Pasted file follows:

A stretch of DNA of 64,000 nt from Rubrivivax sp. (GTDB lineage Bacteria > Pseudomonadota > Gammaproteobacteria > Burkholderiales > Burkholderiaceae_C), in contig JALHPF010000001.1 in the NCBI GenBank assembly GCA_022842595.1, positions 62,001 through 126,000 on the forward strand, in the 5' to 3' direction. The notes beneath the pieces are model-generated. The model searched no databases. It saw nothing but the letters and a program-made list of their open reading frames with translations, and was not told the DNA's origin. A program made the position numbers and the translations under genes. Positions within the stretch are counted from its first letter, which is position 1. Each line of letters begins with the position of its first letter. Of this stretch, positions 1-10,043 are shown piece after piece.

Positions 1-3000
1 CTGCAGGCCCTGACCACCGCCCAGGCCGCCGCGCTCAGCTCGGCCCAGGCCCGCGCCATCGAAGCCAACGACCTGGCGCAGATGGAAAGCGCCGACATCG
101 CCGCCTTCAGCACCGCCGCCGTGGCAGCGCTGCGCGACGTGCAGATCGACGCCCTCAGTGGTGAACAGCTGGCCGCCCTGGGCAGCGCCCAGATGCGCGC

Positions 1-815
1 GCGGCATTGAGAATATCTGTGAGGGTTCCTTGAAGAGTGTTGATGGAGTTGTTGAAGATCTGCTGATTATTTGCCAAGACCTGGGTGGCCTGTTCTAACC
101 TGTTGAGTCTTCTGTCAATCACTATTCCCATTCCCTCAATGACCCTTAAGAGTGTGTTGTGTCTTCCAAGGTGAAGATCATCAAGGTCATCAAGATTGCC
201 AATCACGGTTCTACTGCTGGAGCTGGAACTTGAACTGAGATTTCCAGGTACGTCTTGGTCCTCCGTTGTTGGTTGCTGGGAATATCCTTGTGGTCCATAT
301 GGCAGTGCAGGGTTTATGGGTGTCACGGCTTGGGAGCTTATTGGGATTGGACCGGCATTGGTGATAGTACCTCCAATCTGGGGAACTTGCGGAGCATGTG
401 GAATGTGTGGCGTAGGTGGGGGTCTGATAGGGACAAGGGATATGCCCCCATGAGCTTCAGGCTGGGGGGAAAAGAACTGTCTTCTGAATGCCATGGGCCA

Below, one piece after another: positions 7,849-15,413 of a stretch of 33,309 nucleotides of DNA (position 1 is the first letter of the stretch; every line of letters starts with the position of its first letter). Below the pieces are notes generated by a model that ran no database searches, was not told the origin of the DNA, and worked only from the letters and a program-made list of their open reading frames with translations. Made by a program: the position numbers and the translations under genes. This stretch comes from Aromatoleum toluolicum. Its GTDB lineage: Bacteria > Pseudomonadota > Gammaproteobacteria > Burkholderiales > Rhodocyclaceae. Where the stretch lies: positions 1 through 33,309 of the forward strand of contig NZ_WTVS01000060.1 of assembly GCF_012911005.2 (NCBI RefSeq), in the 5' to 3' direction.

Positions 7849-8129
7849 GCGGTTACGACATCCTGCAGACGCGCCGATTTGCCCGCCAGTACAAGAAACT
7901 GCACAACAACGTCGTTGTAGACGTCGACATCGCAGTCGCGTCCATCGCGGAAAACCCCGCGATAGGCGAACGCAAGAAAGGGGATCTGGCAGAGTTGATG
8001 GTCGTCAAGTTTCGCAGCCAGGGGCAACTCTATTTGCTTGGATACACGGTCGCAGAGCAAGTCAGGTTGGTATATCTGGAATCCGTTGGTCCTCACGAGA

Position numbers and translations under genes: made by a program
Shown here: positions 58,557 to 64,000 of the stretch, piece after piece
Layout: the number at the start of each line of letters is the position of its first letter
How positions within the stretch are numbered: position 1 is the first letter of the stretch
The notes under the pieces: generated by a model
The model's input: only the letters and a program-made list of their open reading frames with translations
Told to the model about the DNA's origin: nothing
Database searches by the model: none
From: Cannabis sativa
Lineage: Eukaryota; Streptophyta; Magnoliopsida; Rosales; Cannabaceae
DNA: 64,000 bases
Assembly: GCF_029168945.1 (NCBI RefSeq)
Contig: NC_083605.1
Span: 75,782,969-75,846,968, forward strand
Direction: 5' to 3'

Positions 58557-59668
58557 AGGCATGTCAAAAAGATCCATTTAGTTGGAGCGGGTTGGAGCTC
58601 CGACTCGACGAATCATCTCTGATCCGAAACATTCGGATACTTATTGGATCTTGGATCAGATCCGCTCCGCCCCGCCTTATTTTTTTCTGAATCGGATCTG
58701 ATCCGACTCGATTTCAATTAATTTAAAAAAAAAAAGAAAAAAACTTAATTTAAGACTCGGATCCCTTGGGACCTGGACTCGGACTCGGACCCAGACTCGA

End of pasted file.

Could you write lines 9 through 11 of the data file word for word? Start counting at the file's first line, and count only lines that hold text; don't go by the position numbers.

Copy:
301 GGCAGTGCAGGGTTTATGGGTGTCACGGCTTGGGAGCTTATTGGGATTGGACCGGCATTGGTGATAGTACCTCCAATCTGGGGAACTTGCGGAGCATGTG
401 GAATGTGTGGCGTAGGTGGGGGTCTGATAGGGACAAGGGATATGCCCCCATGAGCTTCAGGCTGGGGGGAAAAGAACTGTCTTCTGAATGCCATGGGCCA

Below, one piece after another: positions 7,849-15,413 of a stretch of 33,309 nucleotides of DNA (position 1 is the first letter of the stretch; every line of letters starts with the position of its first letter). Below the pieces are notes generated by a model that ran no database searches, was not told the origin of the DNA, and worked only from the letters and a program-made list of their open reading frames with translations. Made by a program: the position numbers and the translations under genes. This stretch comes from Aromatoleum toluolicum. Its GTDB lineage: Bacteria > Pseudomonadota > Gammaproteobacteria > Burkholderiales > Rhodocyclaceae. Where the stretch lies: positions 1 through 33,309 of the forward strand of contig NZ_WTVS01000060.1 of assembly GCF_012911005.2 (NCBI RefSeq), in the 5' to 3' direction.